I was pressed in the middle of a mass of sweating, dancing Hasidic men during the final hour of an exuberant banquet for Chabad emissaries—the Orthodox Jewish group's term for its missionaries—when my guide and I became separated. We had both been squeezed into the surging crowd when diverging currents of humanity suddenly swept us off in opposite directions, and it took long moments of straining back to breach the walls of suited shoulders and be reunited. My guide, a Chabad organization spokesman, yelled in my ear asking if I was all right. I told him it was fine—I had been in a few mosh pits before.
The banquet, inside the cavernous South Brooklyn Marine Terminal in Sunset Park, was the climax of a long weekend that saw some 4,400 rabbis and 800 other Hasidic Jews converge on Brooklyn from across the country and as far afield as Ghana, Thailand, and Shanghai. The emissaries gather once a year on the religious movement's adopted home turf and spend their days catching up with fellow rabbis; attending workshops on such topics as how to comfort a mourning family; visiting the grave of the late Chabad leader Rebbe Menachem M. Schneerson in Cambria Heights, Queens; and engaging in what press releases describe, accurately, as "spirited Hasidic dancing."
The dance party hype starts to build after the main course, when a rabbi at the podium starts shouting out various countries. Some, like Latvia, home to three emissary families, get sporadic claps. Big guns like Russia get several bars from the 23-piece horn and strings ensemble while their stats—Russia home to 167 emissary families; the outpost established in 1988—flash on a Jumbotron as a crane-operated camera pans the cheering tables. There are 86 countries to get through, so by the time the U.S. is called out, people are already plenty juiced, and starting to link arms and get the pit going.
This was the place to see some very happy men. (Eliyahu Parypa/Chabad.org)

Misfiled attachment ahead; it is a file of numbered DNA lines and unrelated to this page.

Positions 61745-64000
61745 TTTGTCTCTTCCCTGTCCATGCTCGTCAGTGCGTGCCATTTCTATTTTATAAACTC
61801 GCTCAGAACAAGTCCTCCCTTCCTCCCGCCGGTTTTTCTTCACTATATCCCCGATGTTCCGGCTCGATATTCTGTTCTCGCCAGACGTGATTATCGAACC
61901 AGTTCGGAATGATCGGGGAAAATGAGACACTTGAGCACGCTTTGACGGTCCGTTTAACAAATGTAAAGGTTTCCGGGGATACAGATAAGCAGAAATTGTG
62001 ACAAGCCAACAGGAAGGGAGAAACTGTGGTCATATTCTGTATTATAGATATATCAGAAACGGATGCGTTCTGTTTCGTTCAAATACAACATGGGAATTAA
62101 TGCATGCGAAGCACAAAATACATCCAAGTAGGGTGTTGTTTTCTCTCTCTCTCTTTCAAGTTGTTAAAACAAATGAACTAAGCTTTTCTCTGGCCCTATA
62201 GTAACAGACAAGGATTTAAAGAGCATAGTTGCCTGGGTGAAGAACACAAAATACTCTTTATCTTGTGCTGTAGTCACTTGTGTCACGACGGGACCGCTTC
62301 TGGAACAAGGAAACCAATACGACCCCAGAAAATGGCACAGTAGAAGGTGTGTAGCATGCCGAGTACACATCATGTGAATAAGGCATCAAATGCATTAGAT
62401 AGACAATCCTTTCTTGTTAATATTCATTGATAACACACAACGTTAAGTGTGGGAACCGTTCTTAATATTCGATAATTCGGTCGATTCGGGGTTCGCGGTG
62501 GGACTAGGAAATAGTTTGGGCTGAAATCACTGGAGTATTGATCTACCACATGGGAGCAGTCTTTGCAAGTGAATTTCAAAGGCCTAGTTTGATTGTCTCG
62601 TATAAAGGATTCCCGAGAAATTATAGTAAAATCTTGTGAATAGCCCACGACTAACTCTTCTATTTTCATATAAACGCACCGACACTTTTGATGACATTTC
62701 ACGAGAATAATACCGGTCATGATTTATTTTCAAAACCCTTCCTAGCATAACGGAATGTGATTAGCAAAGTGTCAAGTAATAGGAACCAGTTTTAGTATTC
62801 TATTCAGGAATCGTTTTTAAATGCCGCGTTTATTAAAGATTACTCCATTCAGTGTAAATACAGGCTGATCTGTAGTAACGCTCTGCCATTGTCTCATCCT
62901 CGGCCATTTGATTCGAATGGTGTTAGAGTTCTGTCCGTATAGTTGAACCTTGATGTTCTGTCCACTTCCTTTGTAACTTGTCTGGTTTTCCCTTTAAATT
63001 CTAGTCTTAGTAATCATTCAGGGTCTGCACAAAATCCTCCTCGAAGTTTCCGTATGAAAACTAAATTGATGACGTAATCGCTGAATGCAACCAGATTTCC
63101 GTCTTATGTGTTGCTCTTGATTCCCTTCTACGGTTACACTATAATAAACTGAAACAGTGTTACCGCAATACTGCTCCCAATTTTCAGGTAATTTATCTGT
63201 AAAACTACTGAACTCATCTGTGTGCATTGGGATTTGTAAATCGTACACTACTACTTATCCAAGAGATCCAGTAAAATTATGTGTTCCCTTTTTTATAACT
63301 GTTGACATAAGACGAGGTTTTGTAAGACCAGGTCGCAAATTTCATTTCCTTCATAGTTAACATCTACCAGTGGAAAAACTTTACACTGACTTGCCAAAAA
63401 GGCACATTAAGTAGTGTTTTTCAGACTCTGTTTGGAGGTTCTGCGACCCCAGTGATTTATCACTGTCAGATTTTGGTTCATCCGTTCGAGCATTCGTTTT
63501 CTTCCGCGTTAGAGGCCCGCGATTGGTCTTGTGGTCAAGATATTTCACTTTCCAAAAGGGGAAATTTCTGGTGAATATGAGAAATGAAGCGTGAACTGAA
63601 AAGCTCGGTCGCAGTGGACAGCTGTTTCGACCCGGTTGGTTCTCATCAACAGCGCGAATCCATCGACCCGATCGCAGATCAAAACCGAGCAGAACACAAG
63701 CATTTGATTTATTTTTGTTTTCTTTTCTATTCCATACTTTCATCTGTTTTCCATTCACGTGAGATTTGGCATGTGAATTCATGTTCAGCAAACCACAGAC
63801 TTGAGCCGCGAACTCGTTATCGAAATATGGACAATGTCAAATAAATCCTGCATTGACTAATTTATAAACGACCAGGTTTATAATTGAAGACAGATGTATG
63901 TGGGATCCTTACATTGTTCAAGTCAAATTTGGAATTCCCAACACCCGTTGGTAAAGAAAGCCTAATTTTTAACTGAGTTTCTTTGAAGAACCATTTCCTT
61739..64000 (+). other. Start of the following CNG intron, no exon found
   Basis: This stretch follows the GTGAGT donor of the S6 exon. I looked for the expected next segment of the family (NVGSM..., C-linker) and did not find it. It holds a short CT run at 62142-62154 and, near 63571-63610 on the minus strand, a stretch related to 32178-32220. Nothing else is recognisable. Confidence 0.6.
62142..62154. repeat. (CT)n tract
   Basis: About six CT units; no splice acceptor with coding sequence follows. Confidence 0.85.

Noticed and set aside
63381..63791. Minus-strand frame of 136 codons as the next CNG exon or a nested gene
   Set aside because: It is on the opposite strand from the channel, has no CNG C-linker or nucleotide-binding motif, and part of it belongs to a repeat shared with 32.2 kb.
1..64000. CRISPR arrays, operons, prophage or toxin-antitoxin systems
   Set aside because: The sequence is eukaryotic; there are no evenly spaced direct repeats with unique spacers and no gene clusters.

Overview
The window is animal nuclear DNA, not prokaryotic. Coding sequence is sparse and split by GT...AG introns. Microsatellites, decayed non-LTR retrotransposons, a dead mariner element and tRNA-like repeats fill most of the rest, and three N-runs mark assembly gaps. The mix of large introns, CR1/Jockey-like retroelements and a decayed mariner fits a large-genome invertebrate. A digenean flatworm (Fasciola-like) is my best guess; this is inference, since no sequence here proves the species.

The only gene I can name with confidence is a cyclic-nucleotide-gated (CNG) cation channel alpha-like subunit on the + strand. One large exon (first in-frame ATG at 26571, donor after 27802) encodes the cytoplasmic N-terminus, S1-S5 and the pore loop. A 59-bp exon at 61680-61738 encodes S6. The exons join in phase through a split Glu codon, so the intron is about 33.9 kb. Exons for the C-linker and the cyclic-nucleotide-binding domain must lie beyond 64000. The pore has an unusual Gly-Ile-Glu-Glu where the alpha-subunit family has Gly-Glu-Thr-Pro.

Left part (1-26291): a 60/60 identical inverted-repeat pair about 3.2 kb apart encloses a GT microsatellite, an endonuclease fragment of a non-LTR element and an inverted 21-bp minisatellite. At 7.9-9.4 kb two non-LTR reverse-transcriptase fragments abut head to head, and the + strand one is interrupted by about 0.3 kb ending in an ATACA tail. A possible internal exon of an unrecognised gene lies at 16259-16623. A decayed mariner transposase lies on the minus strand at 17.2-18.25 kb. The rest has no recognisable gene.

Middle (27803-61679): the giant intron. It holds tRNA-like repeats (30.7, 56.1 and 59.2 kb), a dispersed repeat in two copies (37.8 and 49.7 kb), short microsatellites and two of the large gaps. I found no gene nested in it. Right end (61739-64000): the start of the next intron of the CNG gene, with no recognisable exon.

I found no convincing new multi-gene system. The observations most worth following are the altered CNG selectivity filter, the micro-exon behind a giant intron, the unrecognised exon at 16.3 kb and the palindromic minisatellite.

Then the band, headed by singer Benny Friedman, kicks into high gear. None of my handlers could say much about the music other than that it's Hasidic, with some roots in Russia, and that some songs have no words. I'm told one that goes, roughly, "Hay ay, ha hay, ya ya ya," is called something that, translated from Yiddish, comes out to "Happy Song." And man, are these guys happy—especially considering they're at a party where all but three of the thousands of attendees and workers I encountered were men.
Dancing among the tables and chairs, there is much more shoulder gripping, jumping for joy, and Riverdance kicking. There isn't much opportunity for talking in all this. From a temporary perch on a chair, I can see above the line of hats and discern the room's colliding hurricanes, the circles of black hats growing as the men in them latch onto new members, and becoming moving parts in big whirling gear systems as ambitious thinkers form conga lines and try to wrap around whole quadrants of the room.
Circulating this way, rabbis tend to bump into people they know. Here was a friend my guide knows from growing up in Brooklyn, but who now lives in Argentina. There was the contingent from the University of Southern California. In the social blender, greetings consist of kisses on the cheek, wild-eyed yells, and emphatic hand-holding.
It goes on like this for more than a half hour, as brave caterers bus plates and disassemble tables amid the throngs, and then it's over.
Of course, there was a whole dinner before this, during which we learned why exactly this was all happening. Chabad spokesmen insisted that the emissaries are not purely interested in collecting souls (they only proselytize to Jews, of course) but rather in the promulgation of mitzvahs, or holy-type good deeds. Emissaries are male rabbis and their wives, with each member of the couple also called a "co-director" (the women emissaries get their own weekend gathering in February). These young families fan out to more and less Jewish parts of the world to establish what Berlin Rabbi Yehuda Teichtal calls "Jewish infrastructure."
Teichtal grew up in Crown Heights and moved to Berlin with his wife in 1996 to expand the Chabad community there. When they first arrived, there wasn't so much as a place to buy kosher food, and the "darkness" of the Holocaust still cast a shadow. "We'd meet [a non-Jewish German] over 60 and say, 'I wonder where you were during [World War 2],'" Teichtal remembers. For the first few years, he and his wife would fly in much of their food, or drive it in from Belgium, and they felt they had to home-school their kids.
Now Germany's Jewish population is nearly 10 times what it was at the time the Berlin Wall fell, there are three synagogues, a Hasidic elementary school, a Hasidic high school, and a just-opened kosher supermarket. Teichtal estimates there are 18,000 Jews tapped into the deniomination in Germany, but he maintains that he's not keeping score. "We don't court people," he said. "We court deeds."